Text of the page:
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Huh? U.S. Court Rules Pledge of Allegiance 'Unconstitutional'

Charles Moore - 2002.06.27 - Tip Jar

According to Fox News, in a 2-1 decision, the 9th U.S. Circuit Court of Appeals has overturned a 1954 act of Congress that inserted the phrase "under God" after the phrase "one nation" in the Pledge of Allegiance to the flag of the United States.

Even as a Canadian, I can recite the Pledge by heart without thinking:

I pledge allegiance to the flag of the United States of America, and to the republic for which it stands, one nation, under God, indivisible, with liberty and justice for all.

If the ruling survives appeal, it will mean that American schoolchildren can no longer recite the pledge in the nine Western states covered by the 9th Circuit Court. Happily, there is reason to believe that the decision will be quashed by a higher court. President Bush himself has declared the ruling "ridiculous," and so it is, but it also is fair warning that the forces of atheist humanism are still doggedly pressing on with their agenda to trample Western Christian cultural heritage underfoot.

The appeals court argued that the phrase "under God" amounts to a government endorsement of religion in violation of the Constitution's Establishment Clause, which requires a separation of church and state. Or does it?

Separationists have achieved a highly successful propaganda coup in convincing most Americans, including, apparently, circuit court judges, that the "wall of separation" is enshrined in the Constitution, but in fact, the so-called "Establishment Clause" of the First Amendment makes no reference, explicit or implicit, to "separation of church and state," and only inhibits government from establishing a particular denomination as the official state religion.

The "wall of separation" phrase appears nowhere in the Constitution, the Declaration of Independence, the Articles of Confederation, or, indeed, in any other official American document. One of the first acts of the first Congress of the United States was an act to establish chaplains for the U.S. House and the Senate.

When the United States adopted its Constitution in 1789, founder John Adams, who advocated "a government of laws and not of men," observed that democracy was a system of government designed for "a religious and moral people. It is wholly unsuited for any other."

"Of all the dispositions and habits which lead to political prosperity, religion and morality are indispensable supports." declared George Washington. "Reason and experience both forbid us to expect that national morality can prevail in exclusion of religious principle."

The famous "wall" phrase actually comes from an 1802 letter Thomas Jefferson wrote to the Danbury Baptist Association. However, Jefferson attended church services in the halls of the House of Representatives throughout his presidency.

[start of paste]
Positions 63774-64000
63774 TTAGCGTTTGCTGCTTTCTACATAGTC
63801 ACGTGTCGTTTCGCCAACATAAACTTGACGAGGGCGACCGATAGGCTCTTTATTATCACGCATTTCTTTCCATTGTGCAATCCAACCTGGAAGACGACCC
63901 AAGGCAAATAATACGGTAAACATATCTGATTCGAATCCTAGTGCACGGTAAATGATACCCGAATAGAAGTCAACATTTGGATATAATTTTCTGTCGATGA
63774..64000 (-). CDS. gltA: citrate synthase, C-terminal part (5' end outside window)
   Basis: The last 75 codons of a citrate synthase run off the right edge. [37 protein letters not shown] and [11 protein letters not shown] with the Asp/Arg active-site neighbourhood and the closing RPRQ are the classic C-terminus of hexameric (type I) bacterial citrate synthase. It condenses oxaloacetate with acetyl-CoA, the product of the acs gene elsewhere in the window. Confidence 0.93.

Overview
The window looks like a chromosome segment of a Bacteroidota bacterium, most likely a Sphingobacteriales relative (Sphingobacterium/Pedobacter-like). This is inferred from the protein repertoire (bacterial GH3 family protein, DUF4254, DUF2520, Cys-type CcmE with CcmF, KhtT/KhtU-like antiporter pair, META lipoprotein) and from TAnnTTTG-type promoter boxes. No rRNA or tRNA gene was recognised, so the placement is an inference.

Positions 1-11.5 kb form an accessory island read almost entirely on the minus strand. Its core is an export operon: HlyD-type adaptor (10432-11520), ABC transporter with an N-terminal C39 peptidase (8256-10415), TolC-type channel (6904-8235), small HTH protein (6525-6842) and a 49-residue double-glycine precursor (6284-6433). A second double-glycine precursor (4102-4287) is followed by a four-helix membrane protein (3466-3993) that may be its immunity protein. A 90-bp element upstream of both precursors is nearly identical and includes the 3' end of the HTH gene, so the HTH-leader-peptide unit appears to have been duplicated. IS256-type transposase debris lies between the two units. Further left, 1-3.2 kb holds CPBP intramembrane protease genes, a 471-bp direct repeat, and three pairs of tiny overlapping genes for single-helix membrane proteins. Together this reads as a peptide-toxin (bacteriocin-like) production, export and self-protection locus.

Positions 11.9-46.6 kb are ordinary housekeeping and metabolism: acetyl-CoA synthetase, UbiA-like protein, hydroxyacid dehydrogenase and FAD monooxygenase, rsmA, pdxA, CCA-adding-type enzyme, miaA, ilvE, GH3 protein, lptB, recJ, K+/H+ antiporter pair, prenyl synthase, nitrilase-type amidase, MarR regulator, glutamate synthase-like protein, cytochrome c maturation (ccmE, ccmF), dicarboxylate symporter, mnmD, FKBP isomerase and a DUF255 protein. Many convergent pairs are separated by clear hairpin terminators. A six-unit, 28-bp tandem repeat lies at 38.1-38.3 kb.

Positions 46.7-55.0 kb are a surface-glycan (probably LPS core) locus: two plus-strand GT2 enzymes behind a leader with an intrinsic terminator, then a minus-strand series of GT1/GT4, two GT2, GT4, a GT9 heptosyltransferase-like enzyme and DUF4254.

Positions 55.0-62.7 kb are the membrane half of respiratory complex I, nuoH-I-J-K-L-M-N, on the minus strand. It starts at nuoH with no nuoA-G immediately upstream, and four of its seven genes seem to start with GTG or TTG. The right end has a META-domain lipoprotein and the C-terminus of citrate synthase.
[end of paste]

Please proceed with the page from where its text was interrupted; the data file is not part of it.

Radical secularists have no legitimate appeal to the US founders. The "wall of separation" Jefferson referred to in his letter to the Baptists had nothing to do with protecting the State from religion, but contextually pertains to protecting the free practice of religion from meddling by the state. In 1892, the U.S. Supreme Court declared, "No purpose of action against religion can be imputed to any legislation, State or national, because this is a religious people - this is a Christian nation." - Unanimous opinion, Church of the Holy Trinity v. United States, 143 U.S. 226 (1892)

Separationists love to quote the "Establishment Clause": "Congress shall make no law respecting an establishment of religion..." but usually neglect to complete the sentence: "...or prohibiting the free exercise thereof." That's it. No "wall of separation." Nothing about eliminating Christian expression from the public square.

A month before Congress approved the First Amendment, it passed the Northwest Ordinance, article III of which declares: "Religion, morality, and knowledge, being necessary to good government and the happiness of mankind, schools and the means of education shall forever be encouraged."

Chief Justice William Rehnquist of the U.S. Supreme Court observed in a 1985 dissent in Wallace v. Jaffree (472 U.S. 38, 1985) that "the wall of separation between church and state is a metaphor based upon bad history," which "should be frankly and explicitly abandoned," as a "mischievous diversion of judges from the actual intention of the drafters of the Bill of Rights."

Radical separationists on and off the bench have no grounds for appeal to the historical principles that built America. Their "freedom from religion" idea is a postmodern ideological construct dreamed up by radical social activists. Seems like the tail is wagging the dog, and it's a mighty short tail at that.


Charles W. Moore is a Nova Scotia based freelance writer and editor. His articles, features, and syndicated columns have appeared in more than 40 magazines and newspapers in Canada, the U.S., the U.K., and Australia. He is a columnist and editorial writer for Atlantic Fisherman and The Interim, columnist for the Halifax Daily News, news editor and columnist for Applelinks.com, a columnist and contributing editor for MacOpinion and Low End Mac. Mr. Moore is also a member of the Civitas society.

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Charles Moore has been a freelance journalist since 1987 and began writing for Mac websites in May 1998. His The Road Warrior column was a regular feature on MacOpinion, he is news editor at Applelinks.com and a columnist at MacPrices.net. If you find his articles helpful, please consider making a donation to his tip jar.

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